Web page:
Rome is a city of ancient structures, dramatic history, and crumbling relics. It’s probably not the first place that comes to mind when you think about food – or even Italian food. But in the past year, 3 new cookbooks centred on Roman food have been published, and it could just be the next big food trend…
Those who are interested in international food jobs might want to pay close attention to this cuisine, which certainly appears to be on the rise. It’s also something that will interest those currently training for the food industry, particularly those who are looking for chef jobs. Could this be the start of a new trend in the restaurants of the UK? Keep an eye on Focus Management Consultants if you want to grab these new job opportunities as they arise.
You might not know that gnocchi is traditionally eaten on a Thursday, or even that Rome has different food styles to the rest of Italy. Read on to get an insight from the 3 cooks bringing it to your cookbook shelf.
As a native of Rome, Galasso wants to make sure that people know more about the food of her city.
“Rome, for quite a while, has been about quarrels and Berlusconi. There hasn’t been much room for food,” she says. “It’s a city of great contradictions. The film La Grande Bellezza, which came out a few years ago, portrayed Rome in decline while we partied regardless. It upset people. Romans do see the city as their living room and don’t always value it. But it’s a kind of bravado. We’re also down to earth – and Roman food, which is simple, anchors us.”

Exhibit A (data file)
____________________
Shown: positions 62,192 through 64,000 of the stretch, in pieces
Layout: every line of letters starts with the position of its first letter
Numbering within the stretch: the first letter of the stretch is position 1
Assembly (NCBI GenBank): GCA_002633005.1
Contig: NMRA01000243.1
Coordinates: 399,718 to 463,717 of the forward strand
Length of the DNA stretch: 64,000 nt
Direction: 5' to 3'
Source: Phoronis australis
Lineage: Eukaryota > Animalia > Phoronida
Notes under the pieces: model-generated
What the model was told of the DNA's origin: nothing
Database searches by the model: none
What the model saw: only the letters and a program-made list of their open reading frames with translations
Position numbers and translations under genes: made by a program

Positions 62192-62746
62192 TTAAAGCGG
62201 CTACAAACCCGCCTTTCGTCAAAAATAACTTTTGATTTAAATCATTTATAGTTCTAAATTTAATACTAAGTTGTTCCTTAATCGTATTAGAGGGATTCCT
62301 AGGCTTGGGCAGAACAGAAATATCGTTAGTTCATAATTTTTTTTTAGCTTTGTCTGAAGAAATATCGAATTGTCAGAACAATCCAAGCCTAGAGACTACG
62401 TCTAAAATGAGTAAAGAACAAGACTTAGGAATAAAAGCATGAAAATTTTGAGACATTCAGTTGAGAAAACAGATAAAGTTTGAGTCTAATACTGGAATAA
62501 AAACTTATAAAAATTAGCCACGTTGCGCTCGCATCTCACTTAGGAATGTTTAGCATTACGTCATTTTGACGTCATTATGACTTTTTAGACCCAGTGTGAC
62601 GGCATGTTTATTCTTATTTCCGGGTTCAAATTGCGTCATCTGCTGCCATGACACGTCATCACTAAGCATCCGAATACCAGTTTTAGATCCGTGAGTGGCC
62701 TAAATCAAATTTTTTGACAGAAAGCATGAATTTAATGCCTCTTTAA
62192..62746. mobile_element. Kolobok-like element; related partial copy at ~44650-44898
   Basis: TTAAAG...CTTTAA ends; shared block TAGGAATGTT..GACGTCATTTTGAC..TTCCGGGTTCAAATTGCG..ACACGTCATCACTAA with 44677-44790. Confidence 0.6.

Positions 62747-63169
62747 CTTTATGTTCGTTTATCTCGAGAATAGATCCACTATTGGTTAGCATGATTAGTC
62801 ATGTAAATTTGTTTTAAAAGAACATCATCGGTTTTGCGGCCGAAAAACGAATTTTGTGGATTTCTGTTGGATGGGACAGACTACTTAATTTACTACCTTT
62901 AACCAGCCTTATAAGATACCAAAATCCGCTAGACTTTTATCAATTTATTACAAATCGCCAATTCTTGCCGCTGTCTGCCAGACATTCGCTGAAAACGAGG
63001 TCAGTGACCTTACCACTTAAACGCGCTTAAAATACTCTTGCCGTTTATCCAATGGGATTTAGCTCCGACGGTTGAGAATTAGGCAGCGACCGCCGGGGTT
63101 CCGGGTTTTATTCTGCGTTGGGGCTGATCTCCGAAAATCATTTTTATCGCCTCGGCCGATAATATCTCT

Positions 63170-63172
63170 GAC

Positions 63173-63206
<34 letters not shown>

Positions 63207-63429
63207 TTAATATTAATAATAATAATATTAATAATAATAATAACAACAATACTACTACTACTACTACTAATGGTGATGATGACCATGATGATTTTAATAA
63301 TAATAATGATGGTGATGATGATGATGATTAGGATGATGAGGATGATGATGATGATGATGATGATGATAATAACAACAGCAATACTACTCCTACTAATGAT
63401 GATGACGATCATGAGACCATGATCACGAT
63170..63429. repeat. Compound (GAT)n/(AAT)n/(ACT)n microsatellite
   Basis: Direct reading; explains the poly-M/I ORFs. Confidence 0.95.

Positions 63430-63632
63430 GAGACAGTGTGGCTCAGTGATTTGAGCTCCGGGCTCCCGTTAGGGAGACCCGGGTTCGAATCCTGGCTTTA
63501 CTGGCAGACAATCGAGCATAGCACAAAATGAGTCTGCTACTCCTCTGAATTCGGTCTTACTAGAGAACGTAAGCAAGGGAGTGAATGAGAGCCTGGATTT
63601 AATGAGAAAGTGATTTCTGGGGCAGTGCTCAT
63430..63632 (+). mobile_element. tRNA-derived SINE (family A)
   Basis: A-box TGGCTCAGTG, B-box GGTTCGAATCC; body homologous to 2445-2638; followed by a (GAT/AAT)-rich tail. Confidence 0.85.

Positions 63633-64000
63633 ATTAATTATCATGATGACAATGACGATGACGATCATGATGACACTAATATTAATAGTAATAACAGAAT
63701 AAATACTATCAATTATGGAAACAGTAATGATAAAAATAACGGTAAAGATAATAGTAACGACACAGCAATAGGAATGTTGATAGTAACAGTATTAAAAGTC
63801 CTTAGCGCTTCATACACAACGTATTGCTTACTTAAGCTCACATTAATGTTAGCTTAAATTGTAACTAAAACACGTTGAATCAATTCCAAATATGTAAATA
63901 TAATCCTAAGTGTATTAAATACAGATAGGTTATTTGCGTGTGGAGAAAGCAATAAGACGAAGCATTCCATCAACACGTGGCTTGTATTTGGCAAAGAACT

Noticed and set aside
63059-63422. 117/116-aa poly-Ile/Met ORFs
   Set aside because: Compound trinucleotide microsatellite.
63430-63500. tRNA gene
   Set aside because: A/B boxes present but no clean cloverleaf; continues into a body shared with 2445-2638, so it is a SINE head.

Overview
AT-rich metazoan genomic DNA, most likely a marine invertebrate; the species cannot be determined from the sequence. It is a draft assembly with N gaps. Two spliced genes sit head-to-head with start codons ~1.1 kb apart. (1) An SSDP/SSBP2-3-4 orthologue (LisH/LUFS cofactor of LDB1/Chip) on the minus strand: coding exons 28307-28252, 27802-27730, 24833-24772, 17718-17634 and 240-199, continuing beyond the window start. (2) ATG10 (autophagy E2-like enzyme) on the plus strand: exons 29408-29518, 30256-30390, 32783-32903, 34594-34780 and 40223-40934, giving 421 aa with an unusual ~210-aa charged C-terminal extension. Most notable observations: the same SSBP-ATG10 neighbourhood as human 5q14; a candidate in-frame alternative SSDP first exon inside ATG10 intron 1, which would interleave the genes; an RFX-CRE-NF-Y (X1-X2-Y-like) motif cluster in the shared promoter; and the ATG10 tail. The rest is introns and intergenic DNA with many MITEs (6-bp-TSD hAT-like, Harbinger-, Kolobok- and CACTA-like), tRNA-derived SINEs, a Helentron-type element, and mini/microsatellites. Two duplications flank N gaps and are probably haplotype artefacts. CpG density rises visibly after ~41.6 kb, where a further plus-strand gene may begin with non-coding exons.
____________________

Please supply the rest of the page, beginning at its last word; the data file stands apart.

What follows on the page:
Her new cookbook, As The Romans Do, is all about the food of her beloved city. Here she aims to show the best of the city with beautiful and hearty recipes. She focuses on reducing the amount of ingredients in her dishes to make them easy for cooks around the world to recreate.
She may be an American, but Parla has lived in Rome for more than 13 years, working as a journalist and also a guide. It’s clear that she adores the city, and this certainly comes through in her new book, Tasting Rome.
She’s particularly concerned about the state of the restaurant industry in Rome, and wants to draw attention to the situation. She fears it could be a dire one as time goes on.
“There’s always been bad food in Rome, but the high rents nowadays make it difficult for restaurateurs to keep standards up. On the plus side, young Roman chefs who’ve been working elsewhere have returned and are opening new restaurants, wine bars, craft beer pubs and cocktail bars,” she says.
Married to an Italian and with a young son, Roddy is the perfect introduction for a family who want to try Roman food. Her book, Five Quarters: Recipes and Notes From a Kitchen in Rome is more positive than Parla’s view. She believes that, while industrialisation may be a problem, traditions in Rome are still strong. She also feels that you can see the history of the city through the food served on its tables.
“If you look at a typical Roman menu,” says Roddy, “you have the story of Rome and its people: the grilled lamb and rosemary of the Etruscans, the chickpea soup and anchovies of the ancient Romans, the offal of the slaughterhouse workers. This continues today with the hip natural-wine guys who want us to return to farmers’ wine. It’s all part of an evolving story.”